Given a cubic equation $x^3+2x^2-5x+1=0$, find the equation with roots $\alpha\beta$, $\beta\gamma$ and $\gamma\alpha$. For the case where the new roots are ${\alpha}^2$, ${\beta}^2$ and ${\gamma}^2$, I can use the substitution $y=x^2$ but for this case I can't since the new roots are products of two old roots. However, for the case stated in the title above, I know this can be done where we set the equation to be $$x^3+px^2+qx+r$$ Then we can see that, $$-p=\Sigma{\alpha\beta}=-5\Rightarrow p=5$$ $$q=\Sigma{(\alpha\beta) (\beta\gamma) }$$ $$q=\alpha\beta\gamma\Sigma\alpha=(-1)(-2)\Rightarrow q=2$$ $$-r=(\alpha\beta) (\beta\gamma) (\gamma\alpha) $$ $$-r=(\alpha\beta\gamma)^2=(-1)^2\Rightarrow r=-1$$

However, this method is quite tedious, especially if the new roots are $\alpha+\beta$, $\beta+\gamma$ and $\gamma+\alpha$. So does substitution method exist for this condition or is the one shown above the only method?


2 Answers 2


For this particular equation we have $\alpha\beta\gamma=-1$ and so $$\alpha\beta=-\frac1\gamma\,,\ \beta\gamma=-\frac1\alpha\,,\ \gamma\alpha=-\frac1\beta\ .$$ So $\alpha\beta,\beta\gamma,\gamma\alpha$ are the roots of $$\Bigl(x+\frac1\alpha\Bigr)\Bigl(x+\frac1\beta\Bigr)\Bigl(x+\frac1\gamma\Bigr)$$ and also of $$\eqalign{\frac{\alpha\beta\gamma}{(-x)^3} \Bigl(x+\frac1\alpha\Bigr)\Bigl(x+\frac1\beta\Bigr)\Bigl(x+\frac1\gamma\Bigr) &=\Bigl(-\frac1x-\alpha\Bigr)\Bigl(-\frac1x-\beta\Bigr)\Bigl(-\frac1x-\gamma\Bigr)\cr &=f\Bigl(-\frac1x\Bigr)\ ,\cr}$$ where $f(x)$ is your original cubic.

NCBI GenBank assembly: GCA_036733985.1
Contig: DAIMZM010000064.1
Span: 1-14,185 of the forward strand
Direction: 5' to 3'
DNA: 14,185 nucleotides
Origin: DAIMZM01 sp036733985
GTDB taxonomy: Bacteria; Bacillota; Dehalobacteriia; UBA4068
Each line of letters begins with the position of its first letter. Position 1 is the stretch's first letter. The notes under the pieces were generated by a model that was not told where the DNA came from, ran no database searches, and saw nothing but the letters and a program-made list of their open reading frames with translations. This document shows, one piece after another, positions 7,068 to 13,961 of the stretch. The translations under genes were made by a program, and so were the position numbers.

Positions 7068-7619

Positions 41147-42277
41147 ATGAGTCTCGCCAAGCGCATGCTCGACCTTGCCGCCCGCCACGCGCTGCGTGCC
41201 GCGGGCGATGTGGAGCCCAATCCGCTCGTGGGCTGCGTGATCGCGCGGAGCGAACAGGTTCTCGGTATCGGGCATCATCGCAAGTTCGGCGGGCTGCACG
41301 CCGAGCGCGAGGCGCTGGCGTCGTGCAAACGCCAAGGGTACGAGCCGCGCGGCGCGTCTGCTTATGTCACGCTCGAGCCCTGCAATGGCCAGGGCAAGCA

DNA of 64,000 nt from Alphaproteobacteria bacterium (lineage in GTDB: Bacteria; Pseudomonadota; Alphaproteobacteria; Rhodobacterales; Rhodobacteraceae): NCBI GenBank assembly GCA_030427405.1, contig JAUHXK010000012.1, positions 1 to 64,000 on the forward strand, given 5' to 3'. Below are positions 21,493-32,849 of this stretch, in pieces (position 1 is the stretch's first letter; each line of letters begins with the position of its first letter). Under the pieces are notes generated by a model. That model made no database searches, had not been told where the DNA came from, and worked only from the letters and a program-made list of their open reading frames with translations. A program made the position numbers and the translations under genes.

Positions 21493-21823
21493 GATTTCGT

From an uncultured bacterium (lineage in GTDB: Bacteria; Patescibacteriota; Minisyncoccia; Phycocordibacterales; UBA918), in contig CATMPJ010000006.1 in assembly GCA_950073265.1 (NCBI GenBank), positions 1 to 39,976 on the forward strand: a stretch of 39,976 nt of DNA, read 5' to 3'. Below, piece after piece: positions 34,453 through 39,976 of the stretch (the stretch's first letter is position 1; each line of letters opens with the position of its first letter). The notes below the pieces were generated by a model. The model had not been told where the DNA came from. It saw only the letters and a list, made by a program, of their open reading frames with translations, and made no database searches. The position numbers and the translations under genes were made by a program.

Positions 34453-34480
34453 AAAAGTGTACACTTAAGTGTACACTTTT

As $\gamma$ is a root of the given equation,

replace the value of $\gamma$

For $x^2=y$

Square both sides of $$x(x^2-5)=-(2x^2+1)$$

Replace $x^2$ with $y$

  • $\begingroup$ So I substitute $y=-\frac{1}{x}$? $\endgroup$
    – T. Joel
    Jul 12, 2019 at 6:19
  • $\begingroup$ @T.Joel, yes, you are correct $\endgroup$ Jul 12, 2019 at 6:20
  • $\begingroup$ May I ask something similar? What about a cubic for roots ${\alpha}^2+\alpha$, ${\beta}^2+\beta$, ${\gamma}^2+\gamma$? It's a little difficult to find an expression for $x$ in terms of $y$ if I use $y=x^2+x$ $\endgroup$
    – T. Joel
    Jul 12, 2019 at 6:25
  • 1
    $\begingroup$ @Joel, $4y+1=(2x+1)^2$ First find the equation of $2x+1$ $\endgroup$ Jul 12, 2019 at 6:29

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